Artelon® CMC Spacer Complications Reported to FDA

The U.S. Food & Drug Administration (FDA) has received a number of adverse event reports involving a thumb joint implant called the <"">Artelon® CMC Spacer. In some of these cases, patients have had to undergo additional surgeries when an Artelon® CMC Spacer failed.

The Artelon® CMC Spacer was brought to market three years ago, and is used to treat individuals suffering from early to mid stage osteoarthritis of the carpometacarpal joint of the thumb. The devices consists of a t-shaped piece of plastic gauze that is supposed to be both biocompatible and degradable. During outpatient hand surgery, the Artelon® CMC Spacer is implanted near the base of the thumb, in the first carpometacarpal joint near the wrist joint.

According to a press release issued in 2007 announcing the device’s FDA approval, the Artelon® CMC Spacer allows surgeons to avoid violation of the joint capsule, which in turn provides for maintenance of joint stability, faster recovery and less pain.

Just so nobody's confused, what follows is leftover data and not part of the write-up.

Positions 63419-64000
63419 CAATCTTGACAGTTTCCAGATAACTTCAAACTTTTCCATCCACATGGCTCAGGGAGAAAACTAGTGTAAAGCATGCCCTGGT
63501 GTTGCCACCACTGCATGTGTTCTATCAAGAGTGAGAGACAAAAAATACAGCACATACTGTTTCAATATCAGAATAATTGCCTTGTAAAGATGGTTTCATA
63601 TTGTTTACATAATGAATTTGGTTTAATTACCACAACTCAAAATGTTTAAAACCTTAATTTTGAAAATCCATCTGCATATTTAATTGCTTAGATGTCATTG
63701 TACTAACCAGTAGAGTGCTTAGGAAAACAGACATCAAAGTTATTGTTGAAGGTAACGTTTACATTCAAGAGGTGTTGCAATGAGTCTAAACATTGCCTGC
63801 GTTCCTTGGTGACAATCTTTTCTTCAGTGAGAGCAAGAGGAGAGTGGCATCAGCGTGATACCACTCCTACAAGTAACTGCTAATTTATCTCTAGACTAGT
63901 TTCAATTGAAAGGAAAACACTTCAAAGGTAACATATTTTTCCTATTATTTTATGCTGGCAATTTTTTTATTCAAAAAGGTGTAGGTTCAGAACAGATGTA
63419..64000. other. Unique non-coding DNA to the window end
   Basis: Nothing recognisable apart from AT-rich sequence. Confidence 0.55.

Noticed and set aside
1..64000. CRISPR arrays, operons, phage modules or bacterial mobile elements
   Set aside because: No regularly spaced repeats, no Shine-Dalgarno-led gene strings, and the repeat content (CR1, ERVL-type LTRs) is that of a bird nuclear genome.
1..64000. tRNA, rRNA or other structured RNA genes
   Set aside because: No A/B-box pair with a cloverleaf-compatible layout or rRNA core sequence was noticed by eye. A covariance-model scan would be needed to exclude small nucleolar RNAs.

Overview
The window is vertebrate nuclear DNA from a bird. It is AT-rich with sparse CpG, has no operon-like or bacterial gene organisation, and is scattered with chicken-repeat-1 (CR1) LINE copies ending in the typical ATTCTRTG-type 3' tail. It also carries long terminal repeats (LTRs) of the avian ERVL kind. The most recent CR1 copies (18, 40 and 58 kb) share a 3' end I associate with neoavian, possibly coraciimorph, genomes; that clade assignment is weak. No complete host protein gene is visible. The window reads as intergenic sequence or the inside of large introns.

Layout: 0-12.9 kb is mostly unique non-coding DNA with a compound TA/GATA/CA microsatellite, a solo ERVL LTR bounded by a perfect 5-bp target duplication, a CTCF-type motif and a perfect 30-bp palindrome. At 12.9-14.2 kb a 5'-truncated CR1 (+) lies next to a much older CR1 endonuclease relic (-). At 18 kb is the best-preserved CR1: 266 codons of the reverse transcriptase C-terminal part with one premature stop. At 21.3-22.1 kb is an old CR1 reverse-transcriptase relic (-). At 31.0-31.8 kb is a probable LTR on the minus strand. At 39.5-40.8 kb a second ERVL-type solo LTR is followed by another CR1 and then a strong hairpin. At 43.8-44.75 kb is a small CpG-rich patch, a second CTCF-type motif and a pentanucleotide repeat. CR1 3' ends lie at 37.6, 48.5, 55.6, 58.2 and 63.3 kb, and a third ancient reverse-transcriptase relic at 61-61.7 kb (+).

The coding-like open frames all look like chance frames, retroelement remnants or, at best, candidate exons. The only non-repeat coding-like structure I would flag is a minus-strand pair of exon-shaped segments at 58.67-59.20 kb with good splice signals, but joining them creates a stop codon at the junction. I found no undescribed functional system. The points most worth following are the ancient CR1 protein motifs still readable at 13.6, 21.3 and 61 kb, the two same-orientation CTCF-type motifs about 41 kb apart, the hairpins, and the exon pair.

Unfortunately, some patients have experienced serious complications after having this device implanted. In some cases, the thumbs of patients have become visibly misshapen following implantation of the Artelon® CMC Spacer. Some patients have experienced an inflammatory response and swelling with bone loss. In other cases, the Artelon® CMC Spacer has broken apart while still in the hand.

When the Artelon® CMC Spacer fails in this manner, it needs to be removed. Such additional surgeries may require the removal of tendons from other areas of the body, such as the arm, to fully repair the thumb joint.

Signs that an Artelon® CMC Spacer has failed include pain, inflammation, limited range of motion, redness near the implant, or a misshapen thumb. Anyone with this implant should immediately seek medical attention if they experience any of these problems.

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